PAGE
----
Uncharted Water: 10 Simple Steps to Change Your Organization in the New Year



Don’t get scared when heading into uncharted water

One of the most difficult situations a technology executive can find himself or herself in is with a clear understanding that the current state of the organization isn’t sustainable but with no clear approach to moving forward. There may be a myriad of reasons for this unclear picture from a lack of insight into ongoing operations, to poor data, or to a lack of support for action from upper management. Any of these can create a difficult environment in which to move forward and develop an efficient and effective technology organization from.  However, too much time spent analyzing where to start simply delays improvement and rarely ends with the organization getting to value faster than if they had started by simply acting.

I don’t mean to imply that doing anything is better than nothing or that simply doing something for the sake of doing something is a good plan of attack. I am saying that in the absence of a clear path forward every organization can benefit from taking the following steps.  Particularly those that are struggling with how to move forward but aren’t sure of the right approach or simply lack the information necessary to make an informed plan forward. With everything I am going to say next, please keep one very simply concept in mind:

There is a “Thin Layer” of information that is important. Anything beyond what is necessary to support decision-making is superfluous and wasteful. Choose this information wisely. Choose only what you need to support ongoing decision-making. Anything else can be developed on an as needed basis. With that said, here is the right approach to transforming any organization and developing an information set that will provide a springboard to efficiency and effectiveness.

  1. Figure out what you do: This sounds pretty simple but seems to always get lost in the battle for detail. The first time you do this you should not be focused on developing a detailed model of everything you do so you can execute the business from it like a playbook. This is all about developing buckets to group the resources of the organization for analysis into portfolios. Consider this to be one of your first steps on the path to enterprise portfolio management. Also—remember that you can stand on the work of those that have come before you. There are many capability frameworks that have already been developed and are actively maintained.
  2. Figure our the decisions you need to make: In order to understand what information you need, you need to first figure out what decisions you are trying to support. Once you’ve decided what you do in step 1, it becomes much easier to understand the overall decisions landscape needed to support it. Create a decision register that defines the decision including RACI, informational inputs, analytic components, and the benefit of the decision. This last part is critical because it enables you to value the decision and by proxy, understand how much you should invest to gain more insight in order to improve decision-making.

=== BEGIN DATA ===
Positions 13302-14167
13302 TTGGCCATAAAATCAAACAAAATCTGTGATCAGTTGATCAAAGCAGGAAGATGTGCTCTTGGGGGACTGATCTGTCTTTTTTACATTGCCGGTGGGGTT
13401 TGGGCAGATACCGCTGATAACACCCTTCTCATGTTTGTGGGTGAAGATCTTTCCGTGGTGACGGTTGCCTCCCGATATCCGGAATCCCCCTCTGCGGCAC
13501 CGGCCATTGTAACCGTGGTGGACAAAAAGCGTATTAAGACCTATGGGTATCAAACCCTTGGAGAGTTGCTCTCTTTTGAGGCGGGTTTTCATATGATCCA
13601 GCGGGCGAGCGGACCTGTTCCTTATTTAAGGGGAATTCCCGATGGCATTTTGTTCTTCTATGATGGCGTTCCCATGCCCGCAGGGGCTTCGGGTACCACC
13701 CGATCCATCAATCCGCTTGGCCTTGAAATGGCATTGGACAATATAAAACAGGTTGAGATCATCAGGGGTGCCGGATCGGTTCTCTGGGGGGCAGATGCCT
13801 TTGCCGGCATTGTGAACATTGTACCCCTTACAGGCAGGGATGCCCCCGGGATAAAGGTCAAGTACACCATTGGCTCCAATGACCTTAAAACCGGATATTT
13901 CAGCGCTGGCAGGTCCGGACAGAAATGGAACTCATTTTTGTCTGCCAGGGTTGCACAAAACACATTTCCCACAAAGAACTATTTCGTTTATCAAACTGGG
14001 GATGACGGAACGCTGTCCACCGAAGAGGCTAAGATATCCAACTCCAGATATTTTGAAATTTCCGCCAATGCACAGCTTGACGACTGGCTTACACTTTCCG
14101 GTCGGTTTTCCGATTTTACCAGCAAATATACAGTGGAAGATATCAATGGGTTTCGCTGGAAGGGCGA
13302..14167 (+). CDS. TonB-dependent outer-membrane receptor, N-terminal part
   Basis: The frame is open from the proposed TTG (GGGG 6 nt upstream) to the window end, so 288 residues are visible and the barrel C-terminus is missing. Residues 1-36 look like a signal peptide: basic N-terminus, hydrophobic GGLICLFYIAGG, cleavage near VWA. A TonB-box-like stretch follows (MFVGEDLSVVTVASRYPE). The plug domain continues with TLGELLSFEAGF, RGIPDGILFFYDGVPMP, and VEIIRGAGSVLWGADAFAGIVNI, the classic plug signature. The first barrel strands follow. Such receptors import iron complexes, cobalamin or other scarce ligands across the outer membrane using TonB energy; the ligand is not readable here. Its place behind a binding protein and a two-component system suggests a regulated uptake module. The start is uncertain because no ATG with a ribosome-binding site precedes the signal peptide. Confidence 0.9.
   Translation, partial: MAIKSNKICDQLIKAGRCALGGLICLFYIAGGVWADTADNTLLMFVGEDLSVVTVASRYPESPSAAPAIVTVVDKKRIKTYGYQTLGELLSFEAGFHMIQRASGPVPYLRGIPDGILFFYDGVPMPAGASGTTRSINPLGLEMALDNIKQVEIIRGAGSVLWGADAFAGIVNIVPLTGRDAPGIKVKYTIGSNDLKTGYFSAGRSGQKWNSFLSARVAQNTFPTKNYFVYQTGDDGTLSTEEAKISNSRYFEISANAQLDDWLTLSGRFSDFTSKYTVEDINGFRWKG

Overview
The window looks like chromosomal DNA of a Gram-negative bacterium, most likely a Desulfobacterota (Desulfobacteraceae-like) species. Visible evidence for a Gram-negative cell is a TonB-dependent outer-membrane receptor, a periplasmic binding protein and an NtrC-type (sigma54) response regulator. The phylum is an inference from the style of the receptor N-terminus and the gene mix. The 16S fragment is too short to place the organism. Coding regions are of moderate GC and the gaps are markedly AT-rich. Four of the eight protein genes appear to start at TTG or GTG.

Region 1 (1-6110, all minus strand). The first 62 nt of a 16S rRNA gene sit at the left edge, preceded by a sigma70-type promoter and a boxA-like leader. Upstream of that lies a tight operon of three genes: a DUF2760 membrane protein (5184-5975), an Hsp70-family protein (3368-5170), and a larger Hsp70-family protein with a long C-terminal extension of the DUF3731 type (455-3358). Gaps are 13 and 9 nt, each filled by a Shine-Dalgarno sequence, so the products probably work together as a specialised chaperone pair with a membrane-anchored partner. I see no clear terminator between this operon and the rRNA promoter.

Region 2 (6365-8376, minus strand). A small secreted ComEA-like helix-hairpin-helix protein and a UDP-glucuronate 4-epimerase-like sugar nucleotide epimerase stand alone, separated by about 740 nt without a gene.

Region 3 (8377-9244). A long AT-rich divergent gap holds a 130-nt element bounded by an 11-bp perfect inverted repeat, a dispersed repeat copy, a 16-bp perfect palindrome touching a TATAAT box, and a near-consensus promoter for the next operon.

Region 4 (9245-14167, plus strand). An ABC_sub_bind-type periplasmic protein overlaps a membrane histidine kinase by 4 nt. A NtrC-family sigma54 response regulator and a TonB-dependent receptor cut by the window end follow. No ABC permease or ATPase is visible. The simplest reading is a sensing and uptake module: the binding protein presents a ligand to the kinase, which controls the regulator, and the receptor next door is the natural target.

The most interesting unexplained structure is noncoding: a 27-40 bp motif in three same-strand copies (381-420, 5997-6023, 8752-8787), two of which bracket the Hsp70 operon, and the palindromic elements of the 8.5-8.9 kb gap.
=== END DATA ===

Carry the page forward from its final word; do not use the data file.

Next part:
3. Figure out who your stakeholders are: I’ve separated this from the decision-making step because I believe they are distinct and that mixing the two muddies the water; but in practice there will be a lot of overlap in these two activities and developing the working products associated with each should be done hand in hand. Tying the decisions to the people who make them, as well as the people who help develop the information necessary to support decision-making is critical stuff. A great planning document can be developed by creating a decision matrix that maps to stakeholders and includes RACI information.
  4. Figure out the benefit landscape: I mentioned this in the discussion of the decision register, but I have pulled it out because I believe it is critical to being successful over time. Developing a benefits list makes you put a value to the effort of maintaining this planning information. One of the major complaints that I hear regarding planning and architecture efforts is that they either lack value or that the value is hard to understand. This is often because a great deal of information goes into maintaining information that is of low organizational value. Remember the Thin Layer and make sure that the information you manage and maintain has real benefit to the organization. Articulating this in a document, registry, or report forces you to think through the value proposition of each decision and in turn the value of the information you will being managing.
  5. Figure out the exact information you need to support these decisions: We are very specific about what we collect when we enter an organization for two reasons. The first is we like to work within a time box in order to get to value quickly. Being specific about what we ask enables us to keep our client side impact to a minimum. The second is that we know how hard it is to maintain good planning data and we know there is a cost to maintaining it. Asking for more than you need is wasteful. If you are optimizing around services or your application portfolio make sure you understand how the various information you are gathering supports the relevant decision-making.